The concept of science, of course, has changed over time. The term did not actually exist as indicating a particular approach to knowledge of the world until recently . Arguably, Aristotle (but not Plato!) was doing science, and so were some of the pre-Socratic philosophers, particularly the atomists. After the Renaissance, “natural philosophy” began to separate itself from philosophy more broadly construed, and finally a number of individual sciences became independent during the 18th, 19th and 20th centuries (most recently psychology, which was still a branch of philosophy until about the time of William James).
But modern defenders of radical empiricism don’t get to help themselves to the fact that what we understand by science has changed over the centuries, because if they did they might have to concede that, really, historically speaking it’s all philosophy.
Where could we turn for help, then? I’d say the dictionary, to get us started. Dictionaries are funny things. They play both a descriptive and a prescriptive role. They are descriptive of how — at any particular moment — a given culture uses a certain term; that, of course, can and does change over sufficiently long periods of time. But dictionaries are also prescriptive in the sense that, within a reasonably short time frame, they also tell us how we ought to deploy those terms. One doesn’t get to arbitrarily redefine words to suit one’s own ideological position or personal inclinations.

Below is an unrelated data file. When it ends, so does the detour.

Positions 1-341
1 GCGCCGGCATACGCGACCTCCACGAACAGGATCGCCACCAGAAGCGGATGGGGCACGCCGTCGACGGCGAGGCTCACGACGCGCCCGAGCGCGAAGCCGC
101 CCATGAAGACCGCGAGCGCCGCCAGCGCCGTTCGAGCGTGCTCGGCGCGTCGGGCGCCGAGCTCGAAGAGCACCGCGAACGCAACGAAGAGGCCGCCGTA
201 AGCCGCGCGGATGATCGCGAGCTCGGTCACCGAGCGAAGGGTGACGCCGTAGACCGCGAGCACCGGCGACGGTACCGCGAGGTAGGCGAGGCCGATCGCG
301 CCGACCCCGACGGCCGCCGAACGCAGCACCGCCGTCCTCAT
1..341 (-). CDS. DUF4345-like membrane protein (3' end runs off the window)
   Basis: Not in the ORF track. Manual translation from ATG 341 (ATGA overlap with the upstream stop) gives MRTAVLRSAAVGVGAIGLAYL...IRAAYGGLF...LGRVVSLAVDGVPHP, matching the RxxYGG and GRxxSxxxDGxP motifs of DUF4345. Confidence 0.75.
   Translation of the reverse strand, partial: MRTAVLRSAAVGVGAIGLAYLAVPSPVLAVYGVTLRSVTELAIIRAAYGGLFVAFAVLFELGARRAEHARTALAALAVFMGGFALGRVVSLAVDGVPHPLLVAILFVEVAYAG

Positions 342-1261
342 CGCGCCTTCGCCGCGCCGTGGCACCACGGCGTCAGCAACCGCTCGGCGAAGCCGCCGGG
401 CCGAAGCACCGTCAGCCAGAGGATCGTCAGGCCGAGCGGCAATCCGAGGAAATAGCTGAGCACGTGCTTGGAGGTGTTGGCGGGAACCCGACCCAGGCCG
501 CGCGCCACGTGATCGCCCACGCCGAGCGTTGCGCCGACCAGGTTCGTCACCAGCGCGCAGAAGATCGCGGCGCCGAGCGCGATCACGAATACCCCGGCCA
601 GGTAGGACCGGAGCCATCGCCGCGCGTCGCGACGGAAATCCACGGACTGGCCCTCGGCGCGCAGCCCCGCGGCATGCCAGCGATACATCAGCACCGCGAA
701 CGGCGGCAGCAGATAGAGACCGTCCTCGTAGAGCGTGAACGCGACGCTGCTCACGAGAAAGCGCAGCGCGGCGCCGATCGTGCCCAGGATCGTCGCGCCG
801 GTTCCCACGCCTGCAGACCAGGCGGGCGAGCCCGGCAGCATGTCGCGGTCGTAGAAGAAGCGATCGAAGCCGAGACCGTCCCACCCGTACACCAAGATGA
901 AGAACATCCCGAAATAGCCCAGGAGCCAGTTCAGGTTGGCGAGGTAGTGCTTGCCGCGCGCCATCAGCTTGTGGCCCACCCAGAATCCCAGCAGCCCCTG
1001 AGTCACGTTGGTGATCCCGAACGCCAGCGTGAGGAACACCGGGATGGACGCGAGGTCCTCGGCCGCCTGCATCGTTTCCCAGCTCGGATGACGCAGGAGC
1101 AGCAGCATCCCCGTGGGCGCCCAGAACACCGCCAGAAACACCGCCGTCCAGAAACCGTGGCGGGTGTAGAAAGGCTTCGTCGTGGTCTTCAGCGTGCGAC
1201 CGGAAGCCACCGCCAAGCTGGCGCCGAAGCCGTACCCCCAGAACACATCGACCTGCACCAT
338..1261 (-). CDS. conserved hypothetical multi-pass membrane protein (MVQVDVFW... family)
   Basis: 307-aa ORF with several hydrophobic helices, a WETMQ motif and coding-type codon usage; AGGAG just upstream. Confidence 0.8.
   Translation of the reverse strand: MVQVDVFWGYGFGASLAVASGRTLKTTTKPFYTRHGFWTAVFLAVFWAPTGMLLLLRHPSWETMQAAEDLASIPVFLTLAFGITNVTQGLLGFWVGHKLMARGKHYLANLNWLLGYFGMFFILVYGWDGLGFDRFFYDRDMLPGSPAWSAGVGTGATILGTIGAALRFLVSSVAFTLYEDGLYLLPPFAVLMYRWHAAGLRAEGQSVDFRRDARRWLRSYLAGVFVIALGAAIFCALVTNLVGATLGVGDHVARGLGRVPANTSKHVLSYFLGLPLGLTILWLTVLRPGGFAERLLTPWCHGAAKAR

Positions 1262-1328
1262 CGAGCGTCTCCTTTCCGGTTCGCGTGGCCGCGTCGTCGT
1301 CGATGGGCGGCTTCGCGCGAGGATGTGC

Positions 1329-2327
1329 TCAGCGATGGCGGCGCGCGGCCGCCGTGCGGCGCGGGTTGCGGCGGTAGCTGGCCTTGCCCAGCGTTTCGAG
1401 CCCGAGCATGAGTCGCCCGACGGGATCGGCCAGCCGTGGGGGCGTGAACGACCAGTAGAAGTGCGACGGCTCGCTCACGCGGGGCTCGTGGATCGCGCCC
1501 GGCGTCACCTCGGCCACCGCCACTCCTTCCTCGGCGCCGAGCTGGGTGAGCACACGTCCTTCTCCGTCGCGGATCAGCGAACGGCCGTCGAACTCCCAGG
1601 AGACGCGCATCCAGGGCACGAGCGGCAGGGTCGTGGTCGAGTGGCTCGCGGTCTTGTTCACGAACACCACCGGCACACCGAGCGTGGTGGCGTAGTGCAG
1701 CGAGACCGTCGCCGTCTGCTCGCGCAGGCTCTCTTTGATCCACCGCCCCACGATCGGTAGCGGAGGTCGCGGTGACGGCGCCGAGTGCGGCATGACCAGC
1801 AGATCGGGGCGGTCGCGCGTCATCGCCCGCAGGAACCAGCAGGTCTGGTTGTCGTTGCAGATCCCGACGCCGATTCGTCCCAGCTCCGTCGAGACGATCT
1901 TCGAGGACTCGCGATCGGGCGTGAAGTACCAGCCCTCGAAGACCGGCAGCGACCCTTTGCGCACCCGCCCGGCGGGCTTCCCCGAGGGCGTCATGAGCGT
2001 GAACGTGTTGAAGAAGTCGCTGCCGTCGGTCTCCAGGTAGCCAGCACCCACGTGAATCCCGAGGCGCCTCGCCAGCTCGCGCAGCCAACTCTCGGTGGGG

So, what are the dictionary definitions of science, mathematics and logic? Here they are (from my built-in Apple Dictionary):
science, the intellectual and practical activity encompassing the systematic study of the structure and behavior of the physical and natural world through observation and experiment. (Interestingly, the same dictionary also provides this alternative meaning: “knowledge of any kind,” but labels it as archaic.)
mathematics, the abstract study of number, quantity, and space.
logic, reasoning conducted or assessed according to strict principles of validity.
It ought to be clear even from these definitions — which are congruent with the vast majority of the specialized literature on the philosophy of science, of math, and of logic — that mathematics is distinct from but akin to logic, and that both of them are very distinct from (although very useful to) science. Hume was onto something, after all.
As I mentioned, the most common refrain from radical empiricists when faced with the above is that math and logic “ultimately” are rooted in empirical knowledge, a recurring example being that we believe that 1+1=2 because we can see that if we put side by side two objects of the same kind we get a total of two objects of the same kind. Another example is that standard practices in logic, say modus ponens  are adopted because they “work” in the real world.